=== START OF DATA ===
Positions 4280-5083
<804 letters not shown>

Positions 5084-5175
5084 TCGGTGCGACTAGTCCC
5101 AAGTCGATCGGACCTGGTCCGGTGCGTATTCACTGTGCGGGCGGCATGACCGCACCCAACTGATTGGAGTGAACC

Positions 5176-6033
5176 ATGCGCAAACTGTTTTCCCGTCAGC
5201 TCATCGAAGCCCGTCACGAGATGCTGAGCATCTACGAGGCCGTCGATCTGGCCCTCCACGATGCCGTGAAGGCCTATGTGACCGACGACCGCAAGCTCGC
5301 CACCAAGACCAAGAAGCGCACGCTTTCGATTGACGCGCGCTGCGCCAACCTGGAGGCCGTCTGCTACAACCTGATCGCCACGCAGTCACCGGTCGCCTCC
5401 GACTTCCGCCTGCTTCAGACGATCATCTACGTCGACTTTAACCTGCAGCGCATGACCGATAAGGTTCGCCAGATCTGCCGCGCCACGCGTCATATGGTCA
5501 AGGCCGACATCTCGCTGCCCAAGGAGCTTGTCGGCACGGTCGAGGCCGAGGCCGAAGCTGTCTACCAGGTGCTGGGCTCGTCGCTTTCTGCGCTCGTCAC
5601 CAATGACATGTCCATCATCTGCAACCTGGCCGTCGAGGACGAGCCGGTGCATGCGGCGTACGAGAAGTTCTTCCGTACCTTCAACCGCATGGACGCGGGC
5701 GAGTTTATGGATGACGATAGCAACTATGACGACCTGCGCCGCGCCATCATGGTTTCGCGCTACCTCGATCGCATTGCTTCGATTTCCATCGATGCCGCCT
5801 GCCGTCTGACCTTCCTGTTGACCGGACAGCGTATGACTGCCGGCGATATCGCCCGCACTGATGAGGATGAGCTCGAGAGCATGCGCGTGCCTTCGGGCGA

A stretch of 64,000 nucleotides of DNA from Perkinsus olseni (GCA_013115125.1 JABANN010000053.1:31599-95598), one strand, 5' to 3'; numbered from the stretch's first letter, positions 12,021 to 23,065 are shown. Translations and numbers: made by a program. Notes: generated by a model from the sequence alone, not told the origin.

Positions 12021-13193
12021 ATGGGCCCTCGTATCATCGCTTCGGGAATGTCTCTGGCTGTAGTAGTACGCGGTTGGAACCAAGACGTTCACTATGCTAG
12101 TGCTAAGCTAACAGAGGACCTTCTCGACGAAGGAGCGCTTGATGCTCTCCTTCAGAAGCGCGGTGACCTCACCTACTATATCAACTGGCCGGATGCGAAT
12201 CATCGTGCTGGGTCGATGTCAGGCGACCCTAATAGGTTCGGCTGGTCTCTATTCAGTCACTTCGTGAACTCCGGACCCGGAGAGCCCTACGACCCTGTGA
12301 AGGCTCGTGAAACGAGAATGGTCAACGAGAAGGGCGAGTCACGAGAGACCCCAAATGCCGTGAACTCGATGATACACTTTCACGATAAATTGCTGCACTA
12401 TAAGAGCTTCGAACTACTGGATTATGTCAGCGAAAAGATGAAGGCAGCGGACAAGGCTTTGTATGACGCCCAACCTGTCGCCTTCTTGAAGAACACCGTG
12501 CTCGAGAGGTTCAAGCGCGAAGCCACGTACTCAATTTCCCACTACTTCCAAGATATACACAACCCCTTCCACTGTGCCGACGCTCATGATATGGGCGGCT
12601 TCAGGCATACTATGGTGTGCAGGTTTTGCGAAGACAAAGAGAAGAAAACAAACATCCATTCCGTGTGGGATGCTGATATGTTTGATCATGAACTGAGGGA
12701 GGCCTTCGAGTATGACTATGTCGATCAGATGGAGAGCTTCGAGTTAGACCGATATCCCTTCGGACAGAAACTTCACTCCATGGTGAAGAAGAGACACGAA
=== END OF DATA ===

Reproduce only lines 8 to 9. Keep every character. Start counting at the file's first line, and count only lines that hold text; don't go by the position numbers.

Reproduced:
5201 TCATCGAAGCCCGTCACGAGATGCTGAGCATCTACGAGGCCGTCGATCTGGCCCTCCACGATGCCGTGAAGGCCTATGTGACCGACGACCGCAAGCTCGC
5301 CACCAAGACCAAGAAGCGCACGCTTTCGATTGACGCGCGCTGCGCCAACCTGGAGGCCGTCTGCTACAACCTGATCGCCACGCAGTCACCGGTCGCCTCC